My Favorite Part: East Coast Diversity

My Favorite Part: East Coast Diversity

Greetings from Frederick, Maryland

Long-term weather patterns, or climate, dictate what type of species can be found in a certain area. There is a stark difference in climate between what I am used to in California, and where I am currently living in Maryland. A Mediterranean climate, which is characterized by dry summers and mild cool winters, supports species that are generally more drought tolerant. For example, California has trees and shrubs with small waxy leaves or needles to help with water retention. On the other hand, Maryland has a climate with warm and wet summers. This type of climate supports more broad-leaved trees and herbaceous plants in the warm summer months.

I felt lucky to see wonderful organisms that take advantage of the extra moisture and rain on the East Coast. I would like to share two of my favorites, the Eastern box turtle (Terrapene carolina carolina) and the ghost pipe (Monotropa uniflora), that I can consistently find down by the river.

Eastern Box turtles (Terrapene carolina carolina) are not uncommon along stream banks and river terraces in Maryland. Although found basking next to water, they generally do not swim in deep water. They have a wide diet including roots, berries, eggs, and even amphibians. I thought these turtles were special because they always seemed to appear when I was least expecting them while doing field work. Because they blend in with their surroundings, I do not think I would have been able to ever see one unless I was working all day in their home habitat. Unfortunately, these special turtles are a threatened species and are prominent in the South Carolina pet trade. We can do our best to conserve their populations by not touching or moving them and protecting our waterways.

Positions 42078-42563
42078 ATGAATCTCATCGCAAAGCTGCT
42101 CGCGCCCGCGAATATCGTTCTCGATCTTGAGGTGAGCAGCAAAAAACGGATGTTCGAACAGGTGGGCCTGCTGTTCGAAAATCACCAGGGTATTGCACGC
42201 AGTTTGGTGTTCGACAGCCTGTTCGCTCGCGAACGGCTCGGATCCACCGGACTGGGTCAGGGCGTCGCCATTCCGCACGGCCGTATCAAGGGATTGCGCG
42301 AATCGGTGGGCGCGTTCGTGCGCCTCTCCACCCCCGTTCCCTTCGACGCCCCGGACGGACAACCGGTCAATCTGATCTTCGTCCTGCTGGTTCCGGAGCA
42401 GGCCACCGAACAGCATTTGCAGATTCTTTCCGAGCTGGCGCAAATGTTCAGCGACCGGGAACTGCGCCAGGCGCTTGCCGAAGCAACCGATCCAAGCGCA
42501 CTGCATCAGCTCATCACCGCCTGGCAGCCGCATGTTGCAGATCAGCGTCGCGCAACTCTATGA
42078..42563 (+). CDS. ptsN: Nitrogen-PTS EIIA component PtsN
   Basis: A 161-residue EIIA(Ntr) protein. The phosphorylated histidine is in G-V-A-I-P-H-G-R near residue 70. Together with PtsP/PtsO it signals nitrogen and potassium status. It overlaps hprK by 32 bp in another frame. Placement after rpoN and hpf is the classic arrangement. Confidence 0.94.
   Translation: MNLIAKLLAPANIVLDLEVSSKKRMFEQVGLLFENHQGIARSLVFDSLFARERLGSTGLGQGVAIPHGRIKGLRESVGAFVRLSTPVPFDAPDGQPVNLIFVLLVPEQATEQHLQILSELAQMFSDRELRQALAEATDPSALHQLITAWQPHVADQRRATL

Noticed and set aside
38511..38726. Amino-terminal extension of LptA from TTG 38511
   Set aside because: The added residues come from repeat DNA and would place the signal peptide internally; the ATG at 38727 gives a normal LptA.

Ghost pipe (Monotropa uniflora) is a plant with a complicated relationship to its surroundings. Unlike most flowers it is not green but a ghostly white. Green plants make their own food from the sun through photosynthesis whereas this plant “steals” food from surrounding trees through an intermediate source, myccorhizal fungi. Just like Eastern box turtles, this plant also appeared when I was least expecting it. When in the field I had to be mindful not to step on them while moving across the landscape. Although this plant is common on the east coast, it is a rare find in my home state. Its growth is the product of multiple relationships building on top of one another.


DeLay, C. (n.d.). Ghost Pipe (Monotropa uniflora L.). USDA U.S. Forest Service. Retrieved July 18, 2021, from

Eastern box turtle. (2018, April 17). Smithsonian’s National Zoo.

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